Fun Home and B.B. King's Lucille's

Alison Bechdel’s graphic coming-of-age Fun Home creates an idyllic childhood world. Each member of the family works happily on art projects in their own rooms, in a sprawling, antique-filled Gothic revival house. Circle in the Square theatre-in-the-round oddly fits the bill in creating the foundation. A girl and two boys. A mother who acts in regional theatre and an attractive father who is an English teacher and a family funeral home director (where we get “Fun Home”).

Three actresses play Alison Bechdel at various ages. Beth Malone is the present day Alison who narrates from her drawing desk. In a key scene (no pun intended), the child Alison (Gabriella Pizzolo) notes an attraction to a capable-looking girl with a ring of keys hanging from her belt—“Ring of Keys” is one of several heart-stopping ballads that will have you reaching for your handkerchief. At college, Alison has her first romance with a girl, Joan (the lovely Roberta Colindrez) and sings “I’m Changing My Major (to Joan).” It’s a sexy scene for the theatre, and over and over you admire this team for their honesty and commitment!

A sensational Emily Skeggs plays college-age Alison as the girl you wish you knew when you were in college. In coming out to her parents (by post) Alison is disappointed by their slow reaction. Then she learns why—her mother (Judy Kuhn) reveals that Daddy (lovable Michael Cerveris) has always been attracted to men, including the family’s heretofore beloved gardener. The gardener and all the young boyfriends are played by a sympathetic Joel Perez, who looks straight out of a Tom of Finland drawing.

How rare to be at a musical that shares ideas that you were never offered before. The memoir Fun Home is sad. You leave the Circle in the Square with a lump in your throat, but feeling better and more hopeful about the future. It’s very funny at times and consistently a triumph of everyone involved. Music by Jeanine Tesori, book and lyrics Lisa Kron, directed by Sam Gold, based on the graphic novel by Alison Bechdel.

The James Brown Soul Revue was warming up at Lucille’s when we walked in. The sound was amazingly authentic, and when James Brown impersonator Lloyd Diamond, in a red jumpsuit, came out dancing, the illusion was complete. Fred Thomas, who leads the six-member band, was James Brown’s principal bassist from 1971 and drummer Tommy Greene also played with Brown’s original group. We were swept away by this incredible entertainment for a small cover charge over a pre-show meal. But we know that Lucille's regularly features the most impressive entertainment. What a nice way to reward yourself for starting the week on the good foot: Bluesman Jon Paris plays on Mondays with bassist Amy Madden and drummer Steve Holley.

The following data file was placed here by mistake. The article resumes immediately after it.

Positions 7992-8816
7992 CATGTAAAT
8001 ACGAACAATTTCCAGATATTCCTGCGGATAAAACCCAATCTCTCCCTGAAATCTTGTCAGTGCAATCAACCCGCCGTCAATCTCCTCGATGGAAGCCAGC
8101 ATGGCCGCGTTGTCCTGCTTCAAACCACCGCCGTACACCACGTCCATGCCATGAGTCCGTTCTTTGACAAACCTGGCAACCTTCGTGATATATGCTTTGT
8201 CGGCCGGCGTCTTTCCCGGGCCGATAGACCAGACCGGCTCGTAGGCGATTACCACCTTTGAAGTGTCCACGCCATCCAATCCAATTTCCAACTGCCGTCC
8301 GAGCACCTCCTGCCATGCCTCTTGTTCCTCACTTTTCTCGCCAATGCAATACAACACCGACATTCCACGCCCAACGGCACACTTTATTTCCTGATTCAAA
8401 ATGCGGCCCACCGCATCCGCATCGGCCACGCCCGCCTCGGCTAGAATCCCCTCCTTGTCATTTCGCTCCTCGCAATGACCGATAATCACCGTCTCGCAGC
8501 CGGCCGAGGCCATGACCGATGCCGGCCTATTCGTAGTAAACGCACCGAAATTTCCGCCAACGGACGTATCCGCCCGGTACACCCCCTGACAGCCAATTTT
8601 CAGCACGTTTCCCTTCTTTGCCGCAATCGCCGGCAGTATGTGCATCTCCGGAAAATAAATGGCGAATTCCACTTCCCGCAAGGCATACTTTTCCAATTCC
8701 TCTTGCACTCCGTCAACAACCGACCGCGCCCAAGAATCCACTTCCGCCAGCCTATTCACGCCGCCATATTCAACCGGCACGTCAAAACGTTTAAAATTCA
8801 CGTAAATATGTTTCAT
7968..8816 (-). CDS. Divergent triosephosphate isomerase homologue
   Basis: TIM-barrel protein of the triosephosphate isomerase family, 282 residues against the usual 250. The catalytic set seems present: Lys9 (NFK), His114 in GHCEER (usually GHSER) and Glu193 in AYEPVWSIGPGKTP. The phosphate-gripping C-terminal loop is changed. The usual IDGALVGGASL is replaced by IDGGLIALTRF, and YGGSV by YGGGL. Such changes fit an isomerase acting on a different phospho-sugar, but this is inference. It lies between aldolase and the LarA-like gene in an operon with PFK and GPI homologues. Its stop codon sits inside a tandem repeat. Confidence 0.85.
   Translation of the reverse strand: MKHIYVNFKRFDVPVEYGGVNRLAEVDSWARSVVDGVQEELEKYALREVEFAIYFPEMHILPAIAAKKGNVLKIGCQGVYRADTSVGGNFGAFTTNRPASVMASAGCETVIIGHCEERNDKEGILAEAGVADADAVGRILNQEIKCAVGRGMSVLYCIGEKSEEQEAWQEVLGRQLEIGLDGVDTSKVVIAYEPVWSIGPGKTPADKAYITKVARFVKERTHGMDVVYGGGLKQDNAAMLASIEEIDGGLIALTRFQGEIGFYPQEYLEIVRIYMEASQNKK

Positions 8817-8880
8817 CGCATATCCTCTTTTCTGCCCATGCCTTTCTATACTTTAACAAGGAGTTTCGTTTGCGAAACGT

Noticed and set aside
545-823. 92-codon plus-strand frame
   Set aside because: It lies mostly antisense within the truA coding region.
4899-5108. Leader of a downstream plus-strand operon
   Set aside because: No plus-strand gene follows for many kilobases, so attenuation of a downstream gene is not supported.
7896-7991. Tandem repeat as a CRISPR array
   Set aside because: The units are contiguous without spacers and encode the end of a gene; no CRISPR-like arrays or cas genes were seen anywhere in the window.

Sunday's popular, powerful Harlem Gospel Choir brunch includes bottomless mimosas and a limitless buffet of Creole and Southern classics. At nighttime chef Wenford Simpson does a steaks-and-BBQ menu, but with flourishes, like the grilled lemon slices served with salmon, green beans, and rice. Most were ordering the hamburger plate, so that had to be very good too. 

Something Rotten! and Hourglass Tavern

Set in Tudor England, William Shakespeare is a preening and conceited rock star. Christian Borle, with flowing locks, is “the Will with the skill / To thrill you with the quill.” Rival playwrights, the Bottom brothers, (Brian d’Arcy James and John Cariani), grease the palm of a soothsayer (Brad Oscar) to look into the future and give them an edge on the next big thing. “A Musical” celebrates every Broadway musical you ever saw or heard of. The Bottom brothers approach their rich patron proposing to write the first great musical and the first ever musical: about the Black Death. Ah, the patron doesn’t much like the subject.

Anticipating Shakespeare’s next masterpiece, the Bottoms conceive of the musical “Omelette.” Director-choreographer Casey Nicholaw (The Book of Mormon) features tap-dancing actors with tremendous codpieces (Gregg Barnes did costumes). Brothers Karey and Wayne Kirkpatrick wrote the score. Karey wrote the book with John O’Farrell, who is British, making Something Rotten! an American-British collaboration. It’s a huge success, yet its style may be more Broadway than West End. So far Something Rotten! has delighted audiences only on this side of the pond

Shakespeare used the hourglass to depict the transience of life. At Hourglass Tavern, the opposite is true. Hourglass has remained pretty much the same since the nineteenth century, has changed hands rarely, and even the staff is long term. Our wonderful waitress, Maria, has been there for twenty-five years and remembers when hourglasses were on each table for guests to use, to make sure they made their curtain.

Rather than a speakeasy, Hourglass was a narrow, 3-floor rooming house. The tiled bath on the second floor is the original, now the lady’s powder room. Check out the mirror and see a younger version of yourself. (References in Shakespeare to “glass” are taken to mean “hourglass” when more likely Will meant “mirror”).

Hourglass's weekend pre-matinee brunch features eggs with short rib hash. Roasted short ribs are great on the dinner menu, crispy on the outside, served with perfectly steamed broccoli and “homemade double butter mashed potatoes.” The basic salad has a vegetable-rich dressing, and you can add blackened shrimp to the salad.

The menu is the most versatile restaurant menu we have ever seen! There’s a $22.95 pre-theatre prix fixe. At any time at all you can create a 3-course prix fixe by adding $10 to your entrée. A picky eater child menu allows the child to design their own fussy meal for only $11. Arden, however, ordered the “Big Ass 12 oz. Angus beef burger,” served on the homemade bread and layered with vegetables. She took a few dainty bites and had the rest wrapped. We all had the rest wrapped, happily enough. Eat, drink, and be merry, as the Bard said.